18 August 2011

Hey Guac, where's your avo?

Guacamole – defined as ‘a dish of mashed avocado mixed with chopped onion, tomatoes, chili peppers, and seasoning’. Sounds pretty good to me.
Search for guacamole recipes and you will find hundreds of slightly varying takes on this classic dip.
But at the crux of the matter, avocado is the star of the show. Whether you mash it completely to a smooth spread, or leave it almost untouched for an incredibly satisfying chunky topping, avocado makes guacamole.
So tell me then, how can MasterFoods sell a product called ‘Creamy Guacamole’ whilst using only 1% avocado in their mix? Let’s set aside that fact, for now at least, that they have used thickener, yeast extract, citric acid, lactic acid, xanthan, flavours and colour. On their website, MasterFoods describes their guacamole as ‘a smooth and creamy blend of tasty avocados, fresh capsicums, garlic & fragrant spices’. Using this same description, here is what is actually going on in MasterFoods ‘Creamy Guacamole’…‘a smooth and creamy blend of tasty water, fresh onion, garlic and sugar’. Not so appetizing any more, maybe?
I’m not out to get MasterFoods or any other particular brand. This is just one example I have found of a company making money on a product that is pretending to be something it isn’t. And there will be many many more out there doing the exact same thing.
Keep your eyes open and avoid checking the ‘nutritional information’ to decide whether something is healthy or not…look at the ingredient list and see what you’re feeding yourself.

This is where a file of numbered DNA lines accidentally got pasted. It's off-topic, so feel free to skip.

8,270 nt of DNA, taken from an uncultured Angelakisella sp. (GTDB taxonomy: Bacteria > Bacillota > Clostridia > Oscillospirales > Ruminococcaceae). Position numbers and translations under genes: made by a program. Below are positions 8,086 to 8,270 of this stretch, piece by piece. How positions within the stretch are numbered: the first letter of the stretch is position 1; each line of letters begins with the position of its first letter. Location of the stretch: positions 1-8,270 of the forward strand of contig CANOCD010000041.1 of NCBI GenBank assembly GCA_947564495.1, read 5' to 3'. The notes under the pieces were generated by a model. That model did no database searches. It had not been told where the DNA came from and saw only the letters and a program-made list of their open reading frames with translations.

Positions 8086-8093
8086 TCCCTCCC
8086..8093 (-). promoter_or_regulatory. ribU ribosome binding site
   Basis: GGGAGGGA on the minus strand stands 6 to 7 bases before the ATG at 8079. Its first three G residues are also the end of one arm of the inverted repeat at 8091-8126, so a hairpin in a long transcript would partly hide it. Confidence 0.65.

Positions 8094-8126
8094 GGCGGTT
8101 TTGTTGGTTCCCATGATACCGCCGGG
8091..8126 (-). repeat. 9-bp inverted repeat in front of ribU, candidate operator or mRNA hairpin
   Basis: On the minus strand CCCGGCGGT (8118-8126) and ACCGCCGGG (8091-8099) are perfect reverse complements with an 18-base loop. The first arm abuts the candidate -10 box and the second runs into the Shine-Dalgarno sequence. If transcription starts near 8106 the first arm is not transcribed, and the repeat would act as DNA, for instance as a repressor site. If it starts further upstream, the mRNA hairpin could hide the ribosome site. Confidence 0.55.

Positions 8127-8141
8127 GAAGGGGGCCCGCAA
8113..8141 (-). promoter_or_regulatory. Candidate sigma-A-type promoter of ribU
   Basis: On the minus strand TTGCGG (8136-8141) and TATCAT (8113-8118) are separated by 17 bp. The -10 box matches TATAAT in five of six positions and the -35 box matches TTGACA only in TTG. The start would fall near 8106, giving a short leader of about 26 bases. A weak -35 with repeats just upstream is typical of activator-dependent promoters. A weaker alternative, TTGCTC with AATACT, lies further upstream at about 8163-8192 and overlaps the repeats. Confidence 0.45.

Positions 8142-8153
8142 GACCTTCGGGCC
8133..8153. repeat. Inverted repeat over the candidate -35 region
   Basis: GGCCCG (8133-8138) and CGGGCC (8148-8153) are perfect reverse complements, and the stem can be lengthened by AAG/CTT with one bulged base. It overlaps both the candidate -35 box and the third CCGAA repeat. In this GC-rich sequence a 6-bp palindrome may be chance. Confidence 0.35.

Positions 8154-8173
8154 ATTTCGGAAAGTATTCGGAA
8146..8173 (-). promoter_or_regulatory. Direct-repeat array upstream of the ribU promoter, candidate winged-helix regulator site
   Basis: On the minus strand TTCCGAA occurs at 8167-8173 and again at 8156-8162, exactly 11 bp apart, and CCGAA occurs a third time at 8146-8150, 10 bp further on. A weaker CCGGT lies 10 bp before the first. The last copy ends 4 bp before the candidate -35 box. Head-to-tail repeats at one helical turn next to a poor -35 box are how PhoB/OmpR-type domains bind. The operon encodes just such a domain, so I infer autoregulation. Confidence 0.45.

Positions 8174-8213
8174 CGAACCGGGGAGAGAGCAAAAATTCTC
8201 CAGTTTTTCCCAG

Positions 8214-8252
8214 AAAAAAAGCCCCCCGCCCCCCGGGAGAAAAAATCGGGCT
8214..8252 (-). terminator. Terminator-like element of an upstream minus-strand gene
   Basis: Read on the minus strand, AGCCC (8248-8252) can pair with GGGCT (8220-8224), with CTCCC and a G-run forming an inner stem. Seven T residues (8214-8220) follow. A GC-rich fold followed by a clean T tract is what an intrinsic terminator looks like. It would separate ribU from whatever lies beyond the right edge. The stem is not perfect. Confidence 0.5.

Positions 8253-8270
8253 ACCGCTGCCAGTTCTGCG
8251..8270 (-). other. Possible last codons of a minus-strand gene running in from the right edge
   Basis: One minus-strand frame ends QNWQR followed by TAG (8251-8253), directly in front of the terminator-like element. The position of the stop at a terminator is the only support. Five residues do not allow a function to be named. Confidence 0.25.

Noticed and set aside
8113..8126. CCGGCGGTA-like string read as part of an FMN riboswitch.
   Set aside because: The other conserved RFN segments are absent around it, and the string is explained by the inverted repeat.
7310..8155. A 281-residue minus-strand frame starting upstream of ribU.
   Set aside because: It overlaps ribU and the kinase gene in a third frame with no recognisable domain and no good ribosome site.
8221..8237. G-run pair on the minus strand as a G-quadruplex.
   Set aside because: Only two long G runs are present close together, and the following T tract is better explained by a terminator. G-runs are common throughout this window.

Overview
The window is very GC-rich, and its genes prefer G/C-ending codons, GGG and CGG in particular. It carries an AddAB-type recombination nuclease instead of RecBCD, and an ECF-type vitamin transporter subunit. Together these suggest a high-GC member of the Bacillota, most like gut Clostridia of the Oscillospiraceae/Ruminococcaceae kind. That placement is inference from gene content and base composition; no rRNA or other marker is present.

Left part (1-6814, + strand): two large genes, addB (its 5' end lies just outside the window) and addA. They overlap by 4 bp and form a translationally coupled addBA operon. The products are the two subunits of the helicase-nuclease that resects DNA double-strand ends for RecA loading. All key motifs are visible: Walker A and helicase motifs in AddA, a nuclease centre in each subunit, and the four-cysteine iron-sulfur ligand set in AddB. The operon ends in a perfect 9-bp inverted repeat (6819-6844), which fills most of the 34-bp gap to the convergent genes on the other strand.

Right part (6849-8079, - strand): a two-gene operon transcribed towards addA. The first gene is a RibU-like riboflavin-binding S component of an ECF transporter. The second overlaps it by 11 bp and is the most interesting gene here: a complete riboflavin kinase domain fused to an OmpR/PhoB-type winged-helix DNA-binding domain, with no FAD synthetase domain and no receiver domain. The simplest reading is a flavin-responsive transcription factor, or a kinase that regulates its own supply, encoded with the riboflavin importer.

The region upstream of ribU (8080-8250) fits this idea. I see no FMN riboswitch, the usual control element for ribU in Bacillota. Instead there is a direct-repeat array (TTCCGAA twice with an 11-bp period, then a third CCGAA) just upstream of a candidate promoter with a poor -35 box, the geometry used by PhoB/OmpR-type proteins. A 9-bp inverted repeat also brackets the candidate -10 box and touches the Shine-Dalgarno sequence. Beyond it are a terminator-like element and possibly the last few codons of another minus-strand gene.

[One final note: I am a ‘whole foods’ kind of girl, if you hadn’t figured that out…but I’m by no means strict to the point of annoying. I like to make things from scratch and eat a good healthy diet…but when Kapiti Ice Creams, Cadbury Mousse chocolate (and other such store-bought delicacies) are provided, there ain’t no way on God’s good earth that I’m not eating that all up].

1 comment:

  1. Love your food revelations Jo! Keep it up!

    They do that in the states too and it's sold with the sour cream. ??? I call it poor man's guac (avocados can be very expensive).

    A traditional Mexican way of making it while stretching the amount of avocado is to chop tomatoes, onions, cilantro (coriander) and jalapenos (de-seed to make it milder) and mix it with the avo's. For spices, I use Guajillo chile powder (any chile powder will do), salt, and lime juice. That's it.

    Without the avo's and chile powder, it's called "Pico de Gallo" (Americans confusingly call it "salsa").